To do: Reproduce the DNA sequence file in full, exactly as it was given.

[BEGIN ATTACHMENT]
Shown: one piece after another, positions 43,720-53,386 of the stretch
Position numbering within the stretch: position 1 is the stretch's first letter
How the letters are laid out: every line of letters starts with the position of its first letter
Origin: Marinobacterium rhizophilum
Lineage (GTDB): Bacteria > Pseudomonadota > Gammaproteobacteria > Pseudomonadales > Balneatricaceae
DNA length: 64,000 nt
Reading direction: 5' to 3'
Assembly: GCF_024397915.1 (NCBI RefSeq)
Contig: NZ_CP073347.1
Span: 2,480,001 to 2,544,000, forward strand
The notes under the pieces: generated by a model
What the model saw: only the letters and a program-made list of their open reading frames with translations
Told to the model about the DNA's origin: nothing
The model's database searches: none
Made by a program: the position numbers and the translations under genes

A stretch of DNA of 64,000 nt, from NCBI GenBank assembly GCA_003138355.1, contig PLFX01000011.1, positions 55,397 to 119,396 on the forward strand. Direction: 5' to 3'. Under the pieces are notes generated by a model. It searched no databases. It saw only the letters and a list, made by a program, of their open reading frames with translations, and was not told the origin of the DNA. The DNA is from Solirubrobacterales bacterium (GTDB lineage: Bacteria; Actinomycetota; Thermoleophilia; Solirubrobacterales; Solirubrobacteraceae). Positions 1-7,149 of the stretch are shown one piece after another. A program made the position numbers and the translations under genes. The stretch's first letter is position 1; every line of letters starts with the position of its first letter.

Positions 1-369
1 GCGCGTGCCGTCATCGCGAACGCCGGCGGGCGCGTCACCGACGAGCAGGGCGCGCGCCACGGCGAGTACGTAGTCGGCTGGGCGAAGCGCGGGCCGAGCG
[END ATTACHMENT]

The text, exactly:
Shown: one piece after another, positions 43,720-53,386 of the stretch
Position numbering within the stretch: position 1 is the stretch's first letter
How the letters are laid out: every line of letters starts with the position of its first letter
Origin: Marinobacterium rhizophilum
Lineage (GTDB): Bacteria > Pseudomonadota > Gammaproteobacteria > Pseudomonadales > Balneatricaceae
DNA length: 64,000 nt
Reading direction: 5' to 3'
Assembly: GCF_024397915.1 (NCBI RefSeq)
Contig: NZ_CP073347.1
Span: 2,480,001 to 2,544,000, forward strand
The notes under the pieces: generated by a model
What the model saw: only the letters and a program-made list of their open reading frames with translations
Told to the model about the DNA's origin: nothing
The model's database searches: none
Made by a program: the position numbers and the translations under genes

A stretch of DNA of 64,000 nt, from NCBI GenBank assembly GCA_003138355.1, contig PLFX01000011.1, positions 55,397 to 119,396 on the forward strand. Direction: 5' to 3'. Under the pieces are notes generated by a model. It searched no databases. It saw only the letters and a list, made by a program, of their open reading frames with translations, and was not told the origin of the DNA. The DNA is from Solirubrobacterales bacterium (GTDB lineage: Bacteria; Actinomycetota; Thermoleophilia; Solirubrobacterales; Solirubrobacteraceae). Positions 1-7,149 of the stretch are shown one piece after another. A program made the position numbers and the translations under genes. The stretch's first letter is position 1; every line of letters starts with the position of its first letter.

Positions 1-369
1 GCGCGTGCCGTCATCGCGAACGCCGGCGGGCGCGTCACCGACGAGCAGGGCGCGCGCCACGGCGAGTACGTAGTCGGCTGGGCGAAGCGCGGGCCGAGCG